Nuclear deal: India to ratify additional protocol to Indian specific safeguard agreement

The commitment to ratify the agreement was given to grant greater ease to IAEA to monitor India's civilian atomic programme.

By: Press Trust of India | New Delhi | Updated: June 23, 2014 10:47 pm
Prime Minister Narendra Modi. (Source: PTI) The ratification is a signal by the Narendra Modi government to the world, particularly the US, that it is serious in continuing to implement the Indo-US nuclear deal

India on Monday said its decision to ratify the additional protocol to Indian specific safeguard agreement was a “signal” that the country will abide by its international obligations.

“Let me confirm to you that the government has decided to ratify the additional protocol to Indian specific safeguard agreement. We had signed this earlier, what we have decided is to take next step of ratification. This is a signal of our commitment to abide by our international obligations,” the Spokesperson in the External Affairs Ministry said.

The commitment to ratify the agreement was given under Indo-US nuclear deal by the previous dispensation to grant greater ease to IAEA to monitor India’s civilian atomic programme. The additional protocol was ratified last week and this has been conveyed to the Vienna-based IAEA (International Atomic Energy Agency), the global watchdog of nuclear activities.

The IAEA had in March 2009 approved an additional protocol to India’s safeguards agreement consequent to a pact reached with the agency the previous year to place its civilian nuclear facilities under IAEA safeguards.

That agreement had paved the way for the 45-member Nuclear Suppliers Group (NSG) to grant India-specific waiver for it to have commercial relations with other countries in the civilian atomic field. The waiver was necessary as India, despite being a nuclear-armed state, is not a signatory to the NPT.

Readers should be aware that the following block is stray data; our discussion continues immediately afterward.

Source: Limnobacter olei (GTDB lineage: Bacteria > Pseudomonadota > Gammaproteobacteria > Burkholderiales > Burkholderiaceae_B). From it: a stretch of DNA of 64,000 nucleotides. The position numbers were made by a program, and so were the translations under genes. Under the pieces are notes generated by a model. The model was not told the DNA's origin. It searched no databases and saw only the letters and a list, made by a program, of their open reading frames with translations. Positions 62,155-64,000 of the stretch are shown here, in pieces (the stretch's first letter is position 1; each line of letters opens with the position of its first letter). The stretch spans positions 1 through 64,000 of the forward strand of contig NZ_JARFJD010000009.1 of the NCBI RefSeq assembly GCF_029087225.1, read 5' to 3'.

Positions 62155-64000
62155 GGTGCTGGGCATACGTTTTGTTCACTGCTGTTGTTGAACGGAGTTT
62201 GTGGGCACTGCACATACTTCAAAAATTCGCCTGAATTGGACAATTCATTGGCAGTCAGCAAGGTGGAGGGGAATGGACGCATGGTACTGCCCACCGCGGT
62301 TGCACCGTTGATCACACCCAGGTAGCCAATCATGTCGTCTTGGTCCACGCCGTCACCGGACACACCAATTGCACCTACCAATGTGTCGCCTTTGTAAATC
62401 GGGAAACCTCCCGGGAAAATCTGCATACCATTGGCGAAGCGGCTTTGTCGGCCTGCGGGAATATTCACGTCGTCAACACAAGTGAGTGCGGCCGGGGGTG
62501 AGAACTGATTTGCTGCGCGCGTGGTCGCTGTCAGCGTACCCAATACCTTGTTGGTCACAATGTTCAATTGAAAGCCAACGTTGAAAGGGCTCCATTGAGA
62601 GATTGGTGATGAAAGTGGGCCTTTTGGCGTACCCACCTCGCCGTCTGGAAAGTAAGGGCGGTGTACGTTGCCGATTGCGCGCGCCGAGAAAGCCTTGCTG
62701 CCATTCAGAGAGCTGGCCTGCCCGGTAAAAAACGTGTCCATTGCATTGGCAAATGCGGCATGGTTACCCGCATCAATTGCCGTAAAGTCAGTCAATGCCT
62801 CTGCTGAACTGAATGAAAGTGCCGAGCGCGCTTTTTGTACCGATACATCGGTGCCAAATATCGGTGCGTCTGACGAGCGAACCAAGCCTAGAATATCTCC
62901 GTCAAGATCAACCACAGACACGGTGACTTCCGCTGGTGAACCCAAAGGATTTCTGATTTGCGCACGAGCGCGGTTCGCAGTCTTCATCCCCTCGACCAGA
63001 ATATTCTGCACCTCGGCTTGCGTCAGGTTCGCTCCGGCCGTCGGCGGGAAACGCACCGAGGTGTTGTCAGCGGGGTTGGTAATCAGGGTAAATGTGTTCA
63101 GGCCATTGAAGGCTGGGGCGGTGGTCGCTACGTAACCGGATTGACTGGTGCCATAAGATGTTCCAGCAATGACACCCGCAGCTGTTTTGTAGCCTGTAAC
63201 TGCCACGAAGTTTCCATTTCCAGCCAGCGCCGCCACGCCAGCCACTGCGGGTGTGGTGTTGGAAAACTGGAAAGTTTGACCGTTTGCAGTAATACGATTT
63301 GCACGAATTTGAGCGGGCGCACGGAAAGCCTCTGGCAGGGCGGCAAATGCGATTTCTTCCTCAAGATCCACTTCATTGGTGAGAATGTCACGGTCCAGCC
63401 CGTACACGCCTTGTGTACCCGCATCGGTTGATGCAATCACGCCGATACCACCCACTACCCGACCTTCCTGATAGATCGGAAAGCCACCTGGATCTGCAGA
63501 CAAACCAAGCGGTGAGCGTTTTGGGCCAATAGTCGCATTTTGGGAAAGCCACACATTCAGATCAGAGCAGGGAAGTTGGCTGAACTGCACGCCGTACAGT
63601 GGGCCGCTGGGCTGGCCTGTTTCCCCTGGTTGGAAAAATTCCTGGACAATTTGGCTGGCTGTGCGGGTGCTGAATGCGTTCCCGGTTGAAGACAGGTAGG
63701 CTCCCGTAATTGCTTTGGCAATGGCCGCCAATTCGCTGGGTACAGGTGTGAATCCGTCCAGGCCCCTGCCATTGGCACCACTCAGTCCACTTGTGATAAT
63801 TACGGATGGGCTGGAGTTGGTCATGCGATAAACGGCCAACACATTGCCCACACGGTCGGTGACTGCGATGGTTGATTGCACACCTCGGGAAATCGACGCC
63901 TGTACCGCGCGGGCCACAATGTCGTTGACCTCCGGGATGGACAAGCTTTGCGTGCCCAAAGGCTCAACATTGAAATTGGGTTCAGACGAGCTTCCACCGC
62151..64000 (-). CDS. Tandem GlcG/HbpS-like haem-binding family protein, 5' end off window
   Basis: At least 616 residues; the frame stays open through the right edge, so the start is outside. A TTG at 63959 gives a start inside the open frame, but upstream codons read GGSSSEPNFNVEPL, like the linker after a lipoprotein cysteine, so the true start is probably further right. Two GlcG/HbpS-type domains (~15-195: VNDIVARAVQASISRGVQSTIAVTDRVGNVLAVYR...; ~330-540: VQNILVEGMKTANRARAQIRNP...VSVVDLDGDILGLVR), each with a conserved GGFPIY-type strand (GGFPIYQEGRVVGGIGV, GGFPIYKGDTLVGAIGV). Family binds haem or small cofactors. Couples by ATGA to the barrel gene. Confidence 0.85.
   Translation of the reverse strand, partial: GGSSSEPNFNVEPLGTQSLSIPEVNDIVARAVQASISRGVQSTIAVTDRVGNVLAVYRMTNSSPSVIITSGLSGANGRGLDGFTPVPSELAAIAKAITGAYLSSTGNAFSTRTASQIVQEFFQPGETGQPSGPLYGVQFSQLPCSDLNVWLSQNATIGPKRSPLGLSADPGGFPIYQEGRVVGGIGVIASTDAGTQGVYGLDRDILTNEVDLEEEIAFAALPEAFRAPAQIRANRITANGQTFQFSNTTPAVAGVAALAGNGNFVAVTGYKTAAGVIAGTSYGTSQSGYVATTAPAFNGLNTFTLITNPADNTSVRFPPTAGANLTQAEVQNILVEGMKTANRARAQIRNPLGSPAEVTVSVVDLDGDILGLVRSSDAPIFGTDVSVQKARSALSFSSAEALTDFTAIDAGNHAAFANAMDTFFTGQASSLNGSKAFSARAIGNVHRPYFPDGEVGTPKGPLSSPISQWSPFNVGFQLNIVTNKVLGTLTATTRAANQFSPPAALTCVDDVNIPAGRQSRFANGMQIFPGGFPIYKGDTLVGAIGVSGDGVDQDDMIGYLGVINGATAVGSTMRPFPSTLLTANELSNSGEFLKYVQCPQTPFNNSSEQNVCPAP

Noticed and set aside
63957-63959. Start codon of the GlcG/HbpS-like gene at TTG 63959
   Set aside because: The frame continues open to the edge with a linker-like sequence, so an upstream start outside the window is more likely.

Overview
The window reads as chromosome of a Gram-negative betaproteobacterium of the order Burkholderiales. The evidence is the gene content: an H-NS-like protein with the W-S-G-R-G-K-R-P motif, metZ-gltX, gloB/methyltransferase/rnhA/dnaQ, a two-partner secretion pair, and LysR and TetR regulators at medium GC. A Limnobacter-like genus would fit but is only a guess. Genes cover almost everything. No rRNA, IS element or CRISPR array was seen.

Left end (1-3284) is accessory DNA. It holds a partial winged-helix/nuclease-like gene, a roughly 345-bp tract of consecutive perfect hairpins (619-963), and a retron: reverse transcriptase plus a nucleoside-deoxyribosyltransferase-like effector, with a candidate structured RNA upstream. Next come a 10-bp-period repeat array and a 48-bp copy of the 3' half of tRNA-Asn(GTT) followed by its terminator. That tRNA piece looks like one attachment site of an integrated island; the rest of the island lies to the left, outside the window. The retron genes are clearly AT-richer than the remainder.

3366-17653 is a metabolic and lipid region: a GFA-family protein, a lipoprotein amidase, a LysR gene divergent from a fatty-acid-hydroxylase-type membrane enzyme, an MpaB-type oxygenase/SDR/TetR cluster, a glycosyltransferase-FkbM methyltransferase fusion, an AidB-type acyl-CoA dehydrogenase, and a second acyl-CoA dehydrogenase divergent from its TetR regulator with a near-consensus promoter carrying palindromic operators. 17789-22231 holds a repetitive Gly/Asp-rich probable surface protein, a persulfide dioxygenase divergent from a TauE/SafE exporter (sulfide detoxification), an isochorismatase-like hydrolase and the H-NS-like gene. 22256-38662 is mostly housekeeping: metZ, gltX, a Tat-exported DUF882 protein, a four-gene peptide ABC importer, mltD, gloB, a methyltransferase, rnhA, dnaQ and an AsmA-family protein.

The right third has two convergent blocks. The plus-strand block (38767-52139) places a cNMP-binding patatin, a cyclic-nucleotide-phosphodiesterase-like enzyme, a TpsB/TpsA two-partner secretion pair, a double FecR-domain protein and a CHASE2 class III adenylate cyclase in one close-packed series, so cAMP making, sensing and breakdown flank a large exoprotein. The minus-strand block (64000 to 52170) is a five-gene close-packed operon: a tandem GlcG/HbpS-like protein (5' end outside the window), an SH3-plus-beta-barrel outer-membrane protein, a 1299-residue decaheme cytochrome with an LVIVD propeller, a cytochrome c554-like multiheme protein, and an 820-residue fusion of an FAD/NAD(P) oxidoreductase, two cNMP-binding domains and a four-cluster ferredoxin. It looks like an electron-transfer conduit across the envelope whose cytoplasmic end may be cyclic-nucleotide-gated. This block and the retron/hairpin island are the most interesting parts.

The ratification is a signal by the Narendra Modi government to the world, particularly the US, that it is serious in continuing to implement the Indo-US nuclear deal. This assumes significance since Modi is scheduled to travel to Washington to meet President Barack Obama in September.

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    Anil Kumar
    Jun 24, 2014 at 6:11 am
    India not following the IAEA sauards properly can also bring another ushima, already we have seen the Bhopal radioactive gas leak accident now the nuclear disaster will be a major accident. India has other alternative energy resources that are safe and must be adopted.
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    Jimmy
    Jun 24, 2014 at 5:07 am
    India currently has 22 nuclear reactors and according to the Indo-US Deal, it will put 14 of its reactors under IAEA sauards. India has also privilege to use formilitary purposes fissile material produced by the remaining 8 reactors. India will have the options to use its any newly built reactor for civilian or military purposes.
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  3. L
    Lizzy
    Jun 24, 2014 at 3:43 pm
    India’s production of weapon grade plutonium is currently constrained by the competing demands of India’s nuclear-power reactors for its limited domestic supply of natural uranium. If India could import fuel for its civilian nuclear reactors, it could use more domestic uranium for the production of weapon materials.
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  4. L
    Lizzy
    Jun 24, 2014 at 3:45 pm
    Three areas raise potential concerns: whether the separation plan is adequate to ensure that cooperation does not in any way ist in the development or production of nuclear weapons; whether cooperation confers nuclear weapons state status on India, with an unintended consequence of encouraging the Indian nuclear weapons program; and whether opening up the international uranium market frees up India’s domestic uranium for use in its weapons program.
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    Pushpaj Mahabahu
    Jun 24, 2014 at 3:53 pm
    This civilian nuclear deal should not be acceptable to India as it compromises India’s independence and sovereignty. It is governed by a law – a US law, the Hyde act which basically prevents India from taking its own strategic decisions; all our decision-making will be subject to scrutiny & approval by the US president & US congress. We will be completely dependent on foreign supplies – which are not guaranteed anywhere for any length of time.
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